Twitter Demographics

The data shown below were collected from the profiles of 12 tweeters who shared this research output. Click here to find out more about how the information was compiled.

Mendeley readers

The data shown below were compiled from readership statistics for 97 Mendeley readers of this research output. Click here to see the associated Mendeley record.

Geographical breakdown

Country Count As %
Unknown 97 100%

Demographic breakdown

Readers by professional status Count As %
Student > Ph. D. Student 16 16%
Student > Master 13 13%
Student > Bachelor 11 11%
Researcher 10 10%
Student > Doctoral Student 7 7%
Other 13 13%
Unknown 27 28%
Readers by discipline Count As %
Nursing and Health Professions 18 19%
Medicine and Dentistry 16 16%
Social Sciences 10 10%
Psychology 6 6%
Sports and Recreations 4 4%
Other 10 10%
Unknown 33 34%

Attention Score in Context

This research output has an Altmetric Attention Score of 6. This is our high-level measure of the quality and quantity of online attention that it has received. This Attention Score, as well as the ranking and number of research outputs shown below, was calculated when the research output was last mentioned on 21 November 2018.
All research outputs
#5,005,371
of 21,173,899 outputs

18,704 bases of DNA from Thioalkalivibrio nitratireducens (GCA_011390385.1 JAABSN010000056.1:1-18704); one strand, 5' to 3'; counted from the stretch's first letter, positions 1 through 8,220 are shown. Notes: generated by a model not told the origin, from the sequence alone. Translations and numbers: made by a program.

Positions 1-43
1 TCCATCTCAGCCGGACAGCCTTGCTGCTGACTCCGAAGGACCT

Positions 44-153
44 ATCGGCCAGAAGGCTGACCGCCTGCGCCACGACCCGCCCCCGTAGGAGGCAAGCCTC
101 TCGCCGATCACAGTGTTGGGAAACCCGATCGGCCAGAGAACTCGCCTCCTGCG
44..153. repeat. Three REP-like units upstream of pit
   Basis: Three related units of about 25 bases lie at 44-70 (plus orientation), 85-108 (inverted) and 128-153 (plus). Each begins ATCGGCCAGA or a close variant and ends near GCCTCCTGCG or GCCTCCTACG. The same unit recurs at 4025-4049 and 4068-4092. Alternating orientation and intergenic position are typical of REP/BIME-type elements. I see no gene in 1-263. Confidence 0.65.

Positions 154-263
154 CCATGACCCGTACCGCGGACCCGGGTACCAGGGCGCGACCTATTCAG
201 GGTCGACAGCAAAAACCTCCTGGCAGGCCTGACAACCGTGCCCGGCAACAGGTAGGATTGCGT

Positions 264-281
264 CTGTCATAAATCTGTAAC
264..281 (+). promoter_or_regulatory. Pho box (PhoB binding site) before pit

Outputs from BMC Public Health
#4,948
of 13,714 outputs
Outputs of similar age
#71,897
of 279,835 outputs
Outputs of similar age from BMC Public Health
#5
of 11 outputs
Altmetric has tracked 21,173,899 research outputs across all sources so far. Compared to these this one has done well and is in the 76th percentile: it's in the top 25% of all research outputs ever tracked by Altmetric.
So far Altmetric has tracked 13,714 research outputs from this source. They typically receive a lot more attention than average, with a mean Attention Score of 13.6. This one has gotten more attention than average, scoring higher than 63% of its peers.
Older research outputs will score higher simply because they've had more time to accumulate mentions. To account for age we can compare this Altmetric Attention Score to the 279,835 tracked outputs that were published within six weeks on either side of this one in any source. This one has gotten more attention than average, scoring higher than 74% of its contemporaries.
We're also able to compare this research output to 11 others from the same source and published within six weeks on either side of this one. This one has gotten more attention than average, scoring higher than 63% of its contemporaries.